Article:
You wanna use it to enable beta-steps

What are alpha-steps?

The Alpha-step:

It¡¯s goal is to rename variables.

You wanna use it to enable beta-steps

Agenda

¡ñ What is the lambda calculus

¡ñ Syntax in a nutshell

¡ñ Alpha and Beta reductions

¡ñ PA0 Tips

PA0 Overview

Goal: to simplify a lambda calculus expression through a sequence of alpha and beta reductions.

You¡¯ll need to understand:

– how to apply alpha and beta reductions

– The definitions provided to you at the beginning of each source code file

Be aware: that this assignment takes time so start early.

Homework Overview: Understanding the definitions

The Lambda Calculus is a super simple language

we have to implement booleans, numbers, tuples / pairs, and other convenient utilities ourselves.

Note that the definitions we provide only make sense in context

The definition of TRUE and FALSE will not make sense unless you read ITE. So read them all first and ponder on how they fit together!

In my experience, students often fail to realize that:

– ITE = If-Then-Else

– INC = Increment

– FST = Get the first element of a pair

– SND = Get the second element of a pair

Homework Overview: How to solve the problems

File: 01_bool.lc

How to solve the problems:

– Understand your start and end positions: you want to go from NOT TRUE to FALSE, it make sense

– Start with a d-step (=d>) such that you can expose the actual computation behind a term.

Homework Overview: How to solve the problems

File: 01_bool.lc

How to solve the problems:

– Understand your start and end positions: you want to go from NOT TRUE to FALSE, it make sense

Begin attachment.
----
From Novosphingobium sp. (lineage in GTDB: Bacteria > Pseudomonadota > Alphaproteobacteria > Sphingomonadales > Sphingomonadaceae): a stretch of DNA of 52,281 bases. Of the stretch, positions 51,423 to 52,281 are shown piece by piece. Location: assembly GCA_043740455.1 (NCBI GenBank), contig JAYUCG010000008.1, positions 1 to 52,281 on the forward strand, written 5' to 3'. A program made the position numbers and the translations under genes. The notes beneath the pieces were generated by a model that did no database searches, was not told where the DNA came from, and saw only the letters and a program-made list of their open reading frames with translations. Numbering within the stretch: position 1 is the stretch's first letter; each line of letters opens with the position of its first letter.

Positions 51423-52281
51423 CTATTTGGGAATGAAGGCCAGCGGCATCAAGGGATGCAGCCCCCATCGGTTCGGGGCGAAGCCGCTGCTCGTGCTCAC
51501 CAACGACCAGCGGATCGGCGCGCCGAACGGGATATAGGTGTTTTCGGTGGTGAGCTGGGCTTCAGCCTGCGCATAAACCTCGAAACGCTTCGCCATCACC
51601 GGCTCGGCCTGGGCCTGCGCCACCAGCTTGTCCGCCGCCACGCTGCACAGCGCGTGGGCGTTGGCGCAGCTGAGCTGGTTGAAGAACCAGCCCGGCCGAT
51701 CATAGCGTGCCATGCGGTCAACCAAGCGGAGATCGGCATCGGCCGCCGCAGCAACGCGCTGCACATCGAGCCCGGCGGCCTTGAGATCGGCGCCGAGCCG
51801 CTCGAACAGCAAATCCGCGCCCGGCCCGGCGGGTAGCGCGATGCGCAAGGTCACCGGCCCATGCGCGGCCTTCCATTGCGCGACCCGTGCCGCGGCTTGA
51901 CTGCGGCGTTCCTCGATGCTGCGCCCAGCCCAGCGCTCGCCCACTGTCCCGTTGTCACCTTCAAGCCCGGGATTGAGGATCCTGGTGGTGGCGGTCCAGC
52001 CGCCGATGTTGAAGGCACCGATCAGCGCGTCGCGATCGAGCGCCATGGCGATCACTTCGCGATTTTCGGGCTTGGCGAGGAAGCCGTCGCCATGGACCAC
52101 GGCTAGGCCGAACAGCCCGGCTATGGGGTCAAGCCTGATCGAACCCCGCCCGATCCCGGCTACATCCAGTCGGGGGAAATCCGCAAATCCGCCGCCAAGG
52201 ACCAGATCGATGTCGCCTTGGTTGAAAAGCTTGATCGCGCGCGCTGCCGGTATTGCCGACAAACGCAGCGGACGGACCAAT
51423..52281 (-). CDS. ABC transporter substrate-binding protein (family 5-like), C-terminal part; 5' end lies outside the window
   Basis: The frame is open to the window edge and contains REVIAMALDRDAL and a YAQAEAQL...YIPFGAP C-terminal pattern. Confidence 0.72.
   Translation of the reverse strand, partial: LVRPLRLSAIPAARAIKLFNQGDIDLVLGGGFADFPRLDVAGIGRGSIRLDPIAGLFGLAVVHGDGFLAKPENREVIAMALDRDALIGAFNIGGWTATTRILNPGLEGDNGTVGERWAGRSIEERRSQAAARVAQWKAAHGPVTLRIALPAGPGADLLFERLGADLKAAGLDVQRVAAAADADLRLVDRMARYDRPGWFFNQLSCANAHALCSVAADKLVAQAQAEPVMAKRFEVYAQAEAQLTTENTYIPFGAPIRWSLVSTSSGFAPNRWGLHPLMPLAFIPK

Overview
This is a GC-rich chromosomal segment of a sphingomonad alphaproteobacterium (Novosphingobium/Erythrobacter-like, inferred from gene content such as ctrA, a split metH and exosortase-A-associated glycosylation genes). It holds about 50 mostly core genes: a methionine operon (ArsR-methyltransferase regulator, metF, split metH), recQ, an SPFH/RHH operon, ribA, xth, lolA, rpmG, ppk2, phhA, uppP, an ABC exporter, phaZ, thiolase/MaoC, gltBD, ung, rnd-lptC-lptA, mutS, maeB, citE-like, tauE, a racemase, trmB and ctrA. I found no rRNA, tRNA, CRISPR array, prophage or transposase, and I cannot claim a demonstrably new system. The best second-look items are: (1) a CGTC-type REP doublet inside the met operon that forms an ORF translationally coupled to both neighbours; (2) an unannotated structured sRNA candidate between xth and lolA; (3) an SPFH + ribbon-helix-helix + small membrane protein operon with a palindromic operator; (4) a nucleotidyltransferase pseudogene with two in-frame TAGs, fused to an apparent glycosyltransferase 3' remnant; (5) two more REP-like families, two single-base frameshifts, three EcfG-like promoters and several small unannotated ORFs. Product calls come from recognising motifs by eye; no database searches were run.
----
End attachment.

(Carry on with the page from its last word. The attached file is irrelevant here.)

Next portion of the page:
– Start with a d-step (=d>) such that you can expose the actual computation behind a term.

– Now simplify with alpha (=a>) and beta (=b>) reductions!

Homework Overview: How to solve the problems

File: 01_bool.lc

Would it be a good idea to also expand the definition of TRUE?

Homework Overview: How to solve the problems

File: 01_bool.lc

Would it be a good idea to also expand the definition of TRUE?

NO

While it¡¯s perfectly legal, it only complicates things. Now you need to do all sorts of renaming before you can do a beta-step.

Homework Overview: How to solve the problems

File: 01_bool.lc

Before expanding variables, make sure you have simplified your expression as much as possible!

Homework Overview: How to solve the problems

File: 01_bool.lc

Before expanding variables, make sure you have simplified your expression as much as possible!

Homework Overview: How to solve the problems

The Overall Strategy

1. Start by using =d>to expand one of the terms to its definition

a. If expanding the definition leads to conflicting variable names, then use =a> to rename variables

2. Use =b> steps to simply that expression

3. Check if done (does the expression you have match

the expected goal?)

a. If yes, congrats!

b. Else, go back to step 1

Homework Overview: How to solve the problems

Before you go!

Remember that your final code should not have any =*> or =~> in your final solution.

However, they are helpful for checking that your partial solution is correct. I recommend using them while developing your answer but be responsible about it and double check that you do not submit an answer with them!